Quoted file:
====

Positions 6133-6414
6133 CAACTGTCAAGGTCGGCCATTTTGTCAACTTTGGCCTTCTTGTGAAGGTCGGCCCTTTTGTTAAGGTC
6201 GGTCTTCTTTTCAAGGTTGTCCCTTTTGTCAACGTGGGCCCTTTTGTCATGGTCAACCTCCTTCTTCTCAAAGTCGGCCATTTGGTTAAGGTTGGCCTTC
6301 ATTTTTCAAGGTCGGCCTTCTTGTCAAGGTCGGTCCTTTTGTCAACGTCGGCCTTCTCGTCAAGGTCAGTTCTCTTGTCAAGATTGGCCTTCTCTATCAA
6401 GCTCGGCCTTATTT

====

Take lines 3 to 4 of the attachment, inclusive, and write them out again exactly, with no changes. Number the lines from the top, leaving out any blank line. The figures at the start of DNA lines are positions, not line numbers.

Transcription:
6201 GGTCTTCTTTTCAAGGTTGTCCCTTTTGTCAACGTGGGCCCTTTTGTCATGGTCAACCTCCTTCTTCTCAAAGTCGGCCATTTGGTTAAGGTTGGCCTTC
6301 ATTTTTCAAGGTCGGCCTTCTTGTCAAGGTCGGTCCTTTTGTCAACGTCGGCCTTCTCGTCAAGGTCAGTTCTCTTGTCAAGATTGGCCTTCTCTATCAA